You might be wondering why I just didn't set up my smoke box with rosemary and keep it simple...I wanted the direct smoke, that's it. Perhaps a better solution would have been to add some wood chips to the rosemary (or even put the chicken directly on top of the wood chips - that would be interesting).

Anyway, give it a shot. Here's the finished plate.

Wednesday, September 15, 2010

Pan Fried Mahi Mahi on Farfalle Diavolo

I love dishes that come purely from need. Like the need to use up that can of tomato sauce, or that need to free up some freezer space by using those frozen fillets. I also love to build meals off a single ingredient, so let's begin.

If you follow me at all, you know I eat a lot of fish. Mahi Mahi is pretty much a staple in my house, so when I felt like eating some fish, it was the clear choice. I didn't feel like turning on the BBQ, and I love the crispy exterior texture of a good pan-fried fish, so that part was done.

On to the side.

My wife is always asking me why I don't cook more vegetables. Probably because I don't want to eat them, but I do try...for her, at least. I open the fridge, and guess what? No vegetables. So, I'm thinking that the fish should go on or with something and I literally have nothing that sounds good.

Pasta? Hmm? Interesting, because a pan fried Mahi Mahi with a cream pasta sounded great. But no cream, so that was out. It crossed by mind to do a Vera Cruz style, which I love, but something about that just didn't sound good.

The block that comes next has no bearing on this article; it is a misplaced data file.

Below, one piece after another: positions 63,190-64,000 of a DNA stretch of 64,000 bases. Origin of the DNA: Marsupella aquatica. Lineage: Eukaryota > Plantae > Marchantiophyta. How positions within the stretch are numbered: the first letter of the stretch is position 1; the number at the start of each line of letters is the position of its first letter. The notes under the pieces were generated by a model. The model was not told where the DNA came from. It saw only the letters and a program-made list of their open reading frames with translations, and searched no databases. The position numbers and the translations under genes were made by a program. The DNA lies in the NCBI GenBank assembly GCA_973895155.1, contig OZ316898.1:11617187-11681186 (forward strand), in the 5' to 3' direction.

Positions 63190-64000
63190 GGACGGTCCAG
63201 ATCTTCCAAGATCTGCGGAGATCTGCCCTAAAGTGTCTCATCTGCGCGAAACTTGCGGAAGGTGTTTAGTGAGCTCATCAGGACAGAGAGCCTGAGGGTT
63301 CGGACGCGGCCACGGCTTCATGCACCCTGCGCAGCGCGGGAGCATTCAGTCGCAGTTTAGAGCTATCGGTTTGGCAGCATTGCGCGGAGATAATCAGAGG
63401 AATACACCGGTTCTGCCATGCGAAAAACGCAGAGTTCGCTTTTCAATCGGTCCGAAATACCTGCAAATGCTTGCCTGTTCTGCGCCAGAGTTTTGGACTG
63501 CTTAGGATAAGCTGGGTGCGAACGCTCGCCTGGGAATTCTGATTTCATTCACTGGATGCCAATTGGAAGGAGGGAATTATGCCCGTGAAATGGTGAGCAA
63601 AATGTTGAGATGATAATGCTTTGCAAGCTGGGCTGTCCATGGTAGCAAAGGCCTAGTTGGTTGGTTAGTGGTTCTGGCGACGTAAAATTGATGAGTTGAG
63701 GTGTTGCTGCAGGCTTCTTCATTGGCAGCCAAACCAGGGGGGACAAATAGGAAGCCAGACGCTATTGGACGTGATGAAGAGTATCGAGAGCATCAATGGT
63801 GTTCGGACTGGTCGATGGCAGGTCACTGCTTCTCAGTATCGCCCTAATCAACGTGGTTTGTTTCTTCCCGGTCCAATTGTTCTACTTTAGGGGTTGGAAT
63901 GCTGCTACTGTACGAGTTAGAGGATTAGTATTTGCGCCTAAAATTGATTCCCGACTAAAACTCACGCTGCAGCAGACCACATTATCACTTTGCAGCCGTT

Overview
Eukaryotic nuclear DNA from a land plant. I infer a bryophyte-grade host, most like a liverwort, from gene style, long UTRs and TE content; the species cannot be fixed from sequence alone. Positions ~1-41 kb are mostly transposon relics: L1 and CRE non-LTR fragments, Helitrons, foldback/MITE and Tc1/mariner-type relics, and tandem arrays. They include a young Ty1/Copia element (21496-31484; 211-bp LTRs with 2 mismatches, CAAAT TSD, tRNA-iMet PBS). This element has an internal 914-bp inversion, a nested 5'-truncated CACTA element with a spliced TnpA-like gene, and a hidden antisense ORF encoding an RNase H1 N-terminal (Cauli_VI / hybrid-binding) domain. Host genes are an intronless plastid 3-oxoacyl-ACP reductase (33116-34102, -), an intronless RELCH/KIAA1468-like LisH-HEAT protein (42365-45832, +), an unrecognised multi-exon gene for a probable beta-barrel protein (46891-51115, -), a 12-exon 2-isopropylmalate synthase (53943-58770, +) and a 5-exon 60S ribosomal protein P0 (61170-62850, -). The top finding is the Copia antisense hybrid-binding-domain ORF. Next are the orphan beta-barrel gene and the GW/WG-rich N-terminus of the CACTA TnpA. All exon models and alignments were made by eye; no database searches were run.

I go to the cupboard and see a tiny can of plain tomato sauce- purchased for some reason months ago that went unused. Boom, the thoughts come pouring in...tomato-based pasta, but not just any pasta, Farfalle. And then it hit me...I had some frozen artichoke hearts, I had some sun dried tomatoes, plenty of garlic, a red onion. Done deal.

Pan Fried Mahi Mahi:

Two fillets, thawed and towel dried
Dried oregano
Dried basil

Season the fillets and fry them in a mixture of olive oil and butter for about 4 minutes per side until done.

Farfalle Diavolo:

Cook farfalle according to instructions. Strain, toss with a light amount of olive oil and set aside.

Finely chop 1/2 red onion, and saute in olive oil on medium for 5 minutes.
Add 1 finely chopped red chili, cook another 2 minutes.
Add 1 cup thawed frozen artichoke hearts (or drain some from a can/bottle).
Add 5 cloves garlic, passed through a garlic press, cook another 30 seconds - 1 minute.